FOUR teenage boys arrested yesterday (Thursday, March 13) for climbing around 300ft up a North-East television mast have been branded ‘stupid’ by police.
Officers swooped on the homes of the youngsters after video footage of the dangerous prank on Pontop Pike at Dipton, near Stanley, County Durham, was posted on social networking website, Facebook.
The short film shot on Monday evening shows the boys in high spirits on one of the platforms, high above the ground, smoking a cigarette as the dare each other to go up to the next level.
The film ends as they appear to start climbing.
As well as risking their lives by climbing so high, police have said the radiation they exposed themselves to could affect their fertility and lead to health problems, such as cancer, in the future.
Sergeant Dave Clarke said: “It is pure stupidity. It beggars belief.
“They are putting their own lives in danger, not just by climbing to high levels without any safety equipment, but there are high levels of radiation emitting from the telecommunications equipment of the mast.
“Despite the acute dangers at the time of the climbing, there could be complications later in life through fertility and other health problems such as the risk of cancerous tumours.”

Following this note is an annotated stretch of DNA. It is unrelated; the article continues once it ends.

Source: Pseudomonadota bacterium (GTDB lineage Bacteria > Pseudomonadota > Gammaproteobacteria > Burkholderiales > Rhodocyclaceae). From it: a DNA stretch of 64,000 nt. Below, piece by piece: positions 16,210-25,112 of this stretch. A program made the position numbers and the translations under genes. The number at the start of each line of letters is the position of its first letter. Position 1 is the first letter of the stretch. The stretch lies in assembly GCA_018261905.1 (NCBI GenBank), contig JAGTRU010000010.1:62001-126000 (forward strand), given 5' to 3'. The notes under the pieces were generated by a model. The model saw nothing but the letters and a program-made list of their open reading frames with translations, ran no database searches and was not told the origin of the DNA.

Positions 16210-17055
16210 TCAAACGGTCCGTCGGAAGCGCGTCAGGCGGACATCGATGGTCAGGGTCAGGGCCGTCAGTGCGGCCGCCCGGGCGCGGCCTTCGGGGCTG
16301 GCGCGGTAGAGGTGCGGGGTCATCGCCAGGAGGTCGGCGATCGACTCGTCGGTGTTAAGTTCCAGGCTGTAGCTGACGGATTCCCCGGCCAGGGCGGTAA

Police have arrested a 13-year-old, two boys aged 15, and a 17-year-old on suspicion of criminal damage because razor wire around the compound was cut.
The four have been bailed pending further inquiries while police consider what action to take.
Sgt Clarke urged parents in the area to reiterate the warning to their children and get the message across.
He said: “These boys are all someone’s son and their families could have been getting that knock on the door to say they have been killed by climbing the mast.”
Acting Inspector Michael McGowan urged young people not to imitate the boys who have been arrested.
He said: “This reckless and highly dangerous act has put their lives in danger.
“Climbing an operational radio transmitting structure is extremely dangerous.
“It is very likely that they have been exposed to radio frequency energy fields well in excess of safety guideline levels. These fields have the potential to harm internal organs.
“It is very important that other people do not try to copy this act and expose themselves to danger.”
The mast was built in 1953 so people in the region could watch the coronation of Queen Elizabeth II live on television.
Peter Wingate-Saul, community relations manager for Arqiva, a telecommunications company, which owns the mast, said: “Arqiva cannot comment on an ongoing police investigation.
“However, we take this issue very seriously and we want to again highlight to the public that climbing an operational radio transmitting structure is extremely dangerous.”